The Tenn. Forestry Service has established Incident Management Posts in Kimball, Cookeville and Knoxville to coordinate firefighting efforts. On Nov. 10, three 20-person federal hand crews from Florida reported for service at the Kimball post.
A late October fire in the Raven’s Point area of South Cumberland State park destroyed a bridge and stair case on the new reroute part of the trail. The fire is still smoldering, and the trail is closed along the reroute area until further notice, said Park Ranger George Shinn.
“There is no end in sight,” said Rymer stressing the severity of the situation. Long range forecasts show no significant precipitation in Tennessee through the remainder of 2016.
As of Nov. 1, the Sewanee Utility District reported only 23 inches of rainfall for the year, less than the great drought of 2007, when the area received 25 inches for the same time period.
Rymer estimated 70 percent of the fires were arson, 30 percent were debris fires, and a few were caused by equipment sparks.
“Most of the fire investigators in the state are working the area,” Rymer said. “They are taking the issue more seriously than in the past.” Officials recently brought charges against an arsonist responsible for Sequatchie County fires.
Violation of a burn ban is considered reckless burning and is punishable as a Class A misdemeanor, which carries a fine of $2,500 and/or up to 11 months 29 days in jail.
2023 June
2023 May
2023 April
2023 March
2023 February
2023 January
2022 December
2022 November
2022 October
2022 September
2022 August
2022 July
2022 June
2022 May
2022 April
2022 March
2022 February
2022 January
2021 December
2021 November
2021 October
2021 September
2021 August
2021 July
2021 June
2021 May
2021 April
2021 March
2021 February
2021 January
2020 December
2020 November
2020 October
2020 September
2020 August
2020 July
2020 June
2020 May
2020 April
2020 March
2020 February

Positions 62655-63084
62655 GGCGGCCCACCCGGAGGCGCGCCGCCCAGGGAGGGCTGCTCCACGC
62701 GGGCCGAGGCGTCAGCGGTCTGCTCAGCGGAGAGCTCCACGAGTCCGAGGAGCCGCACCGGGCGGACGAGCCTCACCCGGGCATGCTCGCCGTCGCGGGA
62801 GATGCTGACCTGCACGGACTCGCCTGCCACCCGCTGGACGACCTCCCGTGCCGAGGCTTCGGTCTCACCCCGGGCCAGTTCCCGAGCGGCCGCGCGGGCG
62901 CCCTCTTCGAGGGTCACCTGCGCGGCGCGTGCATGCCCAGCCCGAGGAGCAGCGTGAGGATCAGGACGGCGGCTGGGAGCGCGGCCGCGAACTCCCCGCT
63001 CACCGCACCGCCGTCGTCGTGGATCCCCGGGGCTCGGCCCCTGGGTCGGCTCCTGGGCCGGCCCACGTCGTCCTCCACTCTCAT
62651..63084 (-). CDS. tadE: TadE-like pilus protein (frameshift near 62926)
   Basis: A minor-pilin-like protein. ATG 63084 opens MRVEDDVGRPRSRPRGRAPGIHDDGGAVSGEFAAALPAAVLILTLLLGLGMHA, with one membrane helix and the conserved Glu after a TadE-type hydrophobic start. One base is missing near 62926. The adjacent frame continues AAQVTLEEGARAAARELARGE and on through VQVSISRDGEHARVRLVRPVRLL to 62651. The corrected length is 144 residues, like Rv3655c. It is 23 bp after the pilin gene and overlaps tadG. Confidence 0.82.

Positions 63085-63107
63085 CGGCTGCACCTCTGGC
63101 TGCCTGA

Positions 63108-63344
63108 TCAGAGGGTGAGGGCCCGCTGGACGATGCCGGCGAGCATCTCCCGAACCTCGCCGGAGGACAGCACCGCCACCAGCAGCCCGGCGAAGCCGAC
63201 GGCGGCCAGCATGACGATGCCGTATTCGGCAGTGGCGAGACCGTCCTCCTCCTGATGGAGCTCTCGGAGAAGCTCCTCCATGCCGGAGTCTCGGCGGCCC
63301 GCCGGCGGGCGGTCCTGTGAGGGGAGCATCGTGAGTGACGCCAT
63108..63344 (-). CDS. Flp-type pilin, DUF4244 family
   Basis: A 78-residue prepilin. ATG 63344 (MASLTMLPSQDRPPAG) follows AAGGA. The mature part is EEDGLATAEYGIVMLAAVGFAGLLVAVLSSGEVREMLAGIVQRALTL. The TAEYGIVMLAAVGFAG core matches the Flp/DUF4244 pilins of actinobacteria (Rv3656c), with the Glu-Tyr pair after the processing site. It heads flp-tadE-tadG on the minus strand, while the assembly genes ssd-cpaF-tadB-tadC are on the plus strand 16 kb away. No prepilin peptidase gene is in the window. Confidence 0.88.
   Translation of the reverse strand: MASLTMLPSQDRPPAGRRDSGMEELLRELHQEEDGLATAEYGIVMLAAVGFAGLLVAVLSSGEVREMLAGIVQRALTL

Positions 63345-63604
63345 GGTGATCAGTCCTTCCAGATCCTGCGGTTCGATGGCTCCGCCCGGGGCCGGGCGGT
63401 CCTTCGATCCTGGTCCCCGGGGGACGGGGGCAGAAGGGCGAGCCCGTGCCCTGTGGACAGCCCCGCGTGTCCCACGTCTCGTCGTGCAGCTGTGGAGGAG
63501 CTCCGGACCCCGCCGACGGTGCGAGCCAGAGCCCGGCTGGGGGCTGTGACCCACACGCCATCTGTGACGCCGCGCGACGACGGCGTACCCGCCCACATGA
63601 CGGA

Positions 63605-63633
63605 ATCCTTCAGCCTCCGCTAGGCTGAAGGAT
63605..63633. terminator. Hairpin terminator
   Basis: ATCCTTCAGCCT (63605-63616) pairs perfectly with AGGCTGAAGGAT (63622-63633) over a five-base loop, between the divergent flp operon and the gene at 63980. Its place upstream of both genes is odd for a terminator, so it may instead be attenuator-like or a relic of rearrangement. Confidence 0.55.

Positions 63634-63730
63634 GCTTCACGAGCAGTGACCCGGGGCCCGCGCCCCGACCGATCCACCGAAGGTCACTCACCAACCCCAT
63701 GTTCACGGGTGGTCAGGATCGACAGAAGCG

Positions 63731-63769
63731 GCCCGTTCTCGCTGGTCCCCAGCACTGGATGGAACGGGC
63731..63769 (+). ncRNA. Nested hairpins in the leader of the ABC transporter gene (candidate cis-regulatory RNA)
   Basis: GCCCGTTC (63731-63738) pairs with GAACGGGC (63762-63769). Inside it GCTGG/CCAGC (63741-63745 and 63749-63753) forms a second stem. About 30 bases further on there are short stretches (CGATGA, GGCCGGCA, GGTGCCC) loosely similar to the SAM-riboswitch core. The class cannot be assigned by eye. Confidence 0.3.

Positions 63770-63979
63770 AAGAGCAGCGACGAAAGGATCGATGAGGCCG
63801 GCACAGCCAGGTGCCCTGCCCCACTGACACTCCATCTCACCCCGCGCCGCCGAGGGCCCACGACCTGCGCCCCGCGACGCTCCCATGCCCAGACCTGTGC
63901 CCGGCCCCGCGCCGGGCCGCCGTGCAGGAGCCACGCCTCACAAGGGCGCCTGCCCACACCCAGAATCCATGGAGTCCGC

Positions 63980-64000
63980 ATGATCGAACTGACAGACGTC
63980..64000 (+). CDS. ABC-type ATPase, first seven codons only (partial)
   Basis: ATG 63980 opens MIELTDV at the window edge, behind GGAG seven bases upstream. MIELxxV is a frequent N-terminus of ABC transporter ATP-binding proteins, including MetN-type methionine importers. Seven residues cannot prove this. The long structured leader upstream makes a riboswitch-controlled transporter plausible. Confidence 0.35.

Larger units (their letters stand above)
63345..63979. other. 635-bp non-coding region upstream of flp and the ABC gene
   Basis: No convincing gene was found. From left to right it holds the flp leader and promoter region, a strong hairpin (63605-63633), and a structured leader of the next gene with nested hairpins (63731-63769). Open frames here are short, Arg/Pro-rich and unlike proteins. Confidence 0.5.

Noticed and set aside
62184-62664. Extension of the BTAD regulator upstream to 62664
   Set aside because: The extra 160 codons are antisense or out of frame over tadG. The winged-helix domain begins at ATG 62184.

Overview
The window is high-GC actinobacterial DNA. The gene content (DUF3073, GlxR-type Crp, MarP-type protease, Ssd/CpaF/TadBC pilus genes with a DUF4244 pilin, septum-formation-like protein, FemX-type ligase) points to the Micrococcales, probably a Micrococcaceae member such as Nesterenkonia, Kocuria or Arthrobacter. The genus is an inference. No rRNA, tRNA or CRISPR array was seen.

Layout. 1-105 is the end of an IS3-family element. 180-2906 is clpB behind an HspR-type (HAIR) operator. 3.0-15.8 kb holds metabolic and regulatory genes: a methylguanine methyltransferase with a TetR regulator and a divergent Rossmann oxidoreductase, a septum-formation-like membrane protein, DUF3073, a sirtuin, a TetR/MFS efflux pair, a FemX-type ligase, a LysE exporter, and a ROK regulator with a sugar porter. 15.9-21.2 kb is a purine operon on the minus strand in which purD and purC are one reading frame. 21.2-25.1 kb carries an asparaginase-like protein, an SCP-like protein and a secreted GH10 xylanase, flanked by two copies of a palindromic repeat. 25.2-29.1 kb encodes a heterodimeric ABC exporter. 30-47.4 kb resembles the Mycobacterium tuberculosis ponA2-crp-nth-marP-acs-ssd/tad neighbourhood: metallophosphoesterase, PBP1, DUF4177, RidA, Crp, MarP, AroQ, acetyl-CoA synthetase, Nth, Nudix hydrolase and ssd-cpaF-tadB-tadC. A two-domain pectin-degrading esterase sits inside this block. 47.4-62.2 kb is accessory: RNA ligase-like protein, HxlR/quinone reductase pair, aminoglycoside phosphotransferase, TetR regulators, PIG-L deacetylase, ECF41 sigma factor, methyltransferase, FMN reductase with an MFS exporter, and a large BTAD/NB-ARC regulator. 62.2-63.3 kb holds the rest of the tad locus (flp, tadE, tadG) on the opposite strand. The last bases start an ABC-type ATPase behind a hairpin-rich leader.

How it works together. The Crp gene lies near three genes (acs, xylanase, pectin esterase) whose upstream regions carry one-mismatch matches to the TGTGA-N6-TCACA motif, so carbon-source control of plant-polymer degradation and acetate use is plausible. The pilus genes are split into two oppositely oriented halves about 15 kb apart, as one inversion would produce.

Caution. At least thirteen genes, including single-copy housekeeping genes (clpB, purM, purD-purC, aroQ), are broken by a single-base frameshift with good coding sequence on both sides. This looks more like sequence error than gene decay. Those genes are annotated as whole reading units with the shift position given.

2020 January
2019 December
2019 November
2019 October
2019 September
2019 August
2019 July
2019 June
2019 May
2019 April
2019 March
2019 February
2019 January
2018 December
2018 November
2018 October
2018 September
2018 August
2018 July
2018 June
2018 May
2018 April
2018 March
2018 February
2018 January
2017 December
2017 November
2017 October
2017 September
2017 August
2017 July
2017 June
2017 May
2017 April
2017 March
2017 February
2017 January
2016 December
2016 November
2016 October
2016 September
2016 August
2016 July
2016 June
2016 May
2016 April
2016 March
2016 February
2016 January
2015 December
2015 November
2015 October
2015 September
2015 August
2015 July
2015 June
2015 May
2015 April
2015 March
2015 February
2015 January
2014 December
2014 November
2014 October
2014 September
2014 August
2014 July
2014 June
2014 May
2014 April
2014 March
2014 February
2014 January
2013 December
2013 November
2013 October
2013 September
2013 August
2013 July
2013 June
2013 May
2013 April
2013 March
2013 February
2013 January
2012 December
2012 November
2012 October
2012 September
2012 August
2012 July
2012 June
2012 May
2012 April
2012 March
2012 February
2012 January
2011 December
2011 November
2011 October
2011 September
2011 August
2011 July
2011 June
2011 May
2011 April
2011 March
2011 February
2011 January
2010 December
2010 November
2010 October
2010 September
2010 August
2010 July
2010 June
2010 May